My Tattoos Make Me Feel More Jewish

Tattoos were once used to dehumanize us as Jewish people. Mine are an act of reclamation and beauty.

There is a perpetual cycle when it comes to me and dating apps. This time will be different, I tell myself when I hit the download button under Bumble for the nth time. I look over the photos I chose once again. Sure, whatever, why not? I double check that I’ve tapped “Jewish” to show up on my profile. It’ll keep away the antisemites! It doesn’t. It’ll thwart questions that anyone can just Google! It won’t. But I still toss salt over my shoulder even though it didn’t bring me bad luck that one time I didn’t.

It turns out that of all the misguided questions and assumptions that go along with being a Jewish person on Bumble in the south, the most confusing conundrum is that I have a plethora of visible tattoos. Not just on Bumble — it’s confusing to most new people I meet. I can see the confusion in the way their eyes squint as they scan from one tattoo, to the Star of David I wear around my neck, to another tattoo. Sometimes it’s just those three blinking dots while someone types the inevitable question.

“But you can’t be buried—”

“I’m Reform,” I usually quip. Most of the time this results in another confused look. Many of the non-Jewish people I meet don’t know the difference between the different sects of Judaism. “We’re the hippies,” I tell them. It’s a gross oversimplification of what being a Reform Jewish person is to me. Maybe it’s not nice for me to intentionally further confuse them, but at some point one grows tired of explaining.

While it’s true the Torah is traditionally interpreted by many rabbis to forbid tattoos — “You shall not make gashes in your flesh for the dead, or incise any marks on yourselves,” reads Leviticus — it’s a common misconception that Jewish people with tattoos can’t be buried in a Jewish cemetery. It depends on a lot of things. Things you can Google. I hate that I find myself so unwilling to show patience to the non-Jewish people who ask me about Judaism, tattoos, and spirituality. It took me a long time just to come to terms with the fact that I don’t have to explain what I don’t want to. Reserving an explanation of my magic is for the people I love, not prospective Bumble dates.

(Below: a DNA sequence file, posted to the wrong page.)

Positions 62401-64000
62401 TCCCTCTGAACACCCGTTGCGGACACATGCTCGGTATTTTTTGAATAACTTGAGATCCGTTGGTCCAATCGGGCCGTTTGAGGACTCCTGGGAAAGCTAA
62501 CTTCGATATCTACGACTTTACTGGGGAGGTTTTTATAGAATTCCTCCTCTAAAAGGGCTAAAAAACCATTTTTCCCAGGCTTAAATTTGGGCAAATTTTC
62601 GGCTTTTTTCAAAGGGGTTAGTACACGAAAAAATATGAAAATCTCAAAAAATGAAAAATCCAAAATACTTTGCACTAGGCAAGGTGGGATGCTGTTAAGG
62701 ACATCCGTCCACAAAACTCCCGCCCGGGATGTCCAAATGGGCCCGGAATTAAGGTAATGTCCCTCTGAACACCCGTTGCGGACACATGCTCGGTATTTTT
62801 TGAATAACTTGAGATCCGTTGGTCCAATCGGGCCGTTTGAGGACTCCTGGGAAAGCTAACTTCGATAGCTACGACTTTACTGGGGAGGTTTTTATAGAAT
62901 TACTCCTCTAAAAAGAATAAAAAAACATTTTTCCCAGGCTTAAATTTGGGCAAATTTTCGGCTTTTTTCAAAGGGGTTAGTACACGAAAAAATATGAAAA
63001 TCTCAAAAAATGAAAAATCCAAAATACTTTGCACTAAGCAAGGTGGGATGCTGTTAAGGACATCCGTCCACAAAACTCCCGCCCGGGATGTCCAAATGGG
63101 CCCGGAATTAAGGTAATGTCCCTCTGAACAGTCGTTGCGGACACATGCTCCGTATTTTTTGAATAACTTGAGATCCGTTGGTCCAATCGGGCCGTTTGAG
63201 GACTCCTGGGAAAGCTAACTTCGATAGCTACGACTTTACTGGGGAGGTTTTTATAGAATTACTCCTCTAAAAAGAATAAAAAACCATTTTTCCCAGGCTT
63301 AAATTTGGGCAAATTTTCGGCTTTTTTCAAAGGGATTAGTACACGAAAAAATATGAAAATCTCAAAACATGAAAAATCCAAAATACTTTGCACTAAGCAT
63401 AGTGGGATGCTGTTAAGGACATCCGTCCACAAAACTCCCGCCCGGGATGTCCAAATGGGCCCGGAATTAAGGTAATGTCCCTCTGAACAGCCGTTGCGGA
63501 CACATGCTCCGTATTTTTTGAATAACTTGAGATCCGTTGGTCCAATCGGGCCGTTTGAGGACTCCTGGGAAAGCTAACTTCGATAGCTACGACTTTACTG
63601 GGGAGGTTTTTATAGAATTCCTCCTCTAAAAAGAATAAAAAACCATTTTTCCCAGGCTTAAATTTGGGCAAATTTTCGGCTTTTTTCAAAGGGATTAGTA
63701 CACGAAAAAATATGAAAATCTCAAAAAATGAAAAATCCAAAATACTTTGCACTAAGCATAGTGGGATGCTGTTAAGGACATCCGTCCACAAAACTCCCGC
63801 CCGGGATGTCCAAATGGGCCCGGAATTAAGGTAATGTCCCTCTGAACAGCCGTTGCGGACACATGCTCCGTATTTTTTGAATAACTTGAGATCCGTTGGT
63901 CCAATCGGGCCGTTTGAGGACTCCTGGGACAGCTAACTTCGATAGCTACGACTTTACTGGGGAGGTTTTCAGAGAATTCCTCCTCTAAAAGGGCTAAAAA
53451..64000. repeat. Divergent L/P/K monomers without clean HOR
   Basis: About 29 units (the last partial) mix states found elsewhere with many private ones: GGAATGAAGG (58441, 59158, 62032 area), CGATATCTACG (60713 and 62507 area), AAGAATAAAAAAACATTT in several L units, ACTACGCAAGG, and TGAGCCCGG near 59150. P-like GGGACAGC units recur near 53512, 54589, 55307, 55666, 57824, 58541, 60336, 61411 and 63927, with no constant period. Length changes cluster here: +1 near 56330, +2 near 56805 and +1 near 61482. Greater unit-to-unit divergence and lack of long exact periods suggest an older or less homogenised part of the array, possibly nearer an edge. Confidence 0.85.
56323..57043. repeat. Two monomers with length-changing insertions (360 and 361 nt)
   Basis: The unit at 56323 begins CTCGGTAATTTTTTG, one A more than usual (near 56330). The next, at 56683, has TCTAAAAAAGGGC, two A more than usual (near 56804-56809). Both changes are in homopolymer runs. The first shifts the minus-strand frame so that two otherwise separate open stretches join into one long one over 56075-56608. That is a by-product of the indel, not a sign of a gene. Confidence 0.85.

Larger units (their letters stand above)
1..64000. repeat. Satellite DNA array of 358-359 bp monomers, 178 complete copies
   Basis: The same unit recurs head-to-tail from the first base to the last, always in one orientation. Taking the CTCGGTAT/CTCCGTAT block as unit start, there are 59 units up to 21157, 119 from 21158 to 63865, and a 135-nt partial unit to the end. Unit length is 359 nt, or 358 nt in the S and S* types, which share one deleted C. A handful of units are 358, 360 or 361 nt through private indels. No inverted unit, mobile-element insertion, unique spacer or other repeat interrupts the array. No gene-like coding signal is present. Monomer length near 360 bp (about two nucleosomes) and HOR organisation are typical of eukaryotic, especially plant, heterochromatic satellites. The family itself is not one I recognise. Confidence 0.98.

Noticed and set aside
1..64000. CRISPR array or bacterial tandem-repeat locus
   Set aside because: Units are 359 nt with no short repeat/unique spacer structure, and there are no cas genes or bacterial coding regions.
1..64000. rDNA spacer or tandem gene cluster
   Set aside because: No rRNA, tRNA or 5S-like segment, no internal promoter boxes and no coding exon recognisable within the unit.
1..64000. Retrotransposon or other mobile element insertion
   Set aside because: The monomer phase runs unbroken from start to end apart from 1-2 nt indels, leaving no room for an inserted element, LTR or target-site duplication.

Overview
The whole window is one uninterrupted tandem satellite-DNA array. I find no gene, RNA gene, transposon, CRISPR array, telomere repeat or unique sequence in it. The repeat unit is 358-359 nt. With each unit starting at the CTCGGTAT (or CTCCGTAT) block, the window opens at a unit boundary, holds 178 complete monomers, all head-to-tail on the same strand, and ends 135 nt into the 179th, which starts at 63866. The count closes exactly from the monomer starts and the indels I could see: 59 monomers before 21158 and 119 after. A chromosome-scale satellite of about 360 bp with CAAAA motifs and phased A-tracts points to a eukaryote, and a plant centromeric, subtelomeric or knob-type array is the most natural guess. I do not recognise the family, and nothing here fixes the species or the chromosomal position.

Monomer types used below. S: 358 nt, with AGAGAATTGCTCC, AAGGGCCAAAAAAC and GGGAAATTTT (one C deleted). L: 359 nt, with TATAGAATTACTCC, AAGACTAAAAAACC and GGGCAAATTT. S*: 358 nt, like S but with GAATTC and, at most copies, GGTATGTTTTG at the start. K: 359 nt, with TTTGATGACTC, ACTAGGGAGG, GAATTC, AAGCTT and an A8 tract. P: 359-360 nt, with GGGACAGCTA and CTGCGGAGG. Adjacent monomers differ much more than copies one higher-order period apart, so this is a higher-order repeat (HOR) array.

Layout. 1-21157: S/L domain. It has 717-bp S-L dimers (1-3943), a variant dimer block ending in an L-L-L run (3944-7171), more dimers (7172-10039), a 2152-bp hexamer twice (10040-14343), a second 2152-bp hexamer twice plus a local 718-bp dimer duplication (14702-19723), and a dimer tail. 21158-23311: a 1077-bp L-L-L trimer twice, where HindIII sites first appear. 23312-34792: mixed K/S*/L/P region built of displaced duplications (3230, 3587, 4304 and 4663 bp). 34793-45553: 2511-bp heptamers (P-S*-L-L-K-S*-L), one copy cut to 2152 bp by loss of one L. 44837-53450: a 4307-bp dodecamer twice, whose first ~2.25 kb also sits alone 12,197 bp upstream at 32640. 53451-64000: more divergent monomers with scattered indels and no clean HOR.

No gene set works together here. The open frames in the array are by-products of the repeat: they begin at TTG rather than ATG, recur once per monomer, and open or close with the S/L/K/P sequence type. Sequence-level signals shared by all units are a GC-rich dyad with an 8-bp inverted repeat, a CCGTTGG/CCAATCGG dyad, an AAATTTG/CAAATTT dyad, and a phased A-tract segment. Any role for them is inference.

I actually feel giddy explaining aspects of Judaism to my friends who listen with interest. They want to know and are willing to listen because it’s a part of me, and my willingness to share such a personal part of myself is a privilege, not an obligation. To the people I care about, the ones who I don’t mind explaining to, I tell them that my tattoos actually make me feel more Jewish and more spiritual.

As a young teen in a body that was changing so fast it felt like whiplash, I clung to the tenet that I was made in God’s image. Through years of feeling like an ugly duckling, insecure and unsure of myself in ways I couldn’t yet name, I had to remind myself that I am exactly as I was meant to be, braces and acne and all.

When I got my first tattoo, a small honeycomb shape on the side of my wrist, it just felt right. It was hard to explain at the time how such a small symbol meant so much. My sister and I discussed the tattoo for months before we went together. It was simple but it connected us in a magical, permanent way.

first tattoo

Floating around the internet abyss is a quote that says, “If your body is a temple, why not decorate the walls?” It made the rounds on Tumblr and my teenage self felt so seen, doodling flowers in permanent marker up my forearms. I loved feeling like a breathing piece of art, constantly interweaving secret symbols and messages that were significant only to me.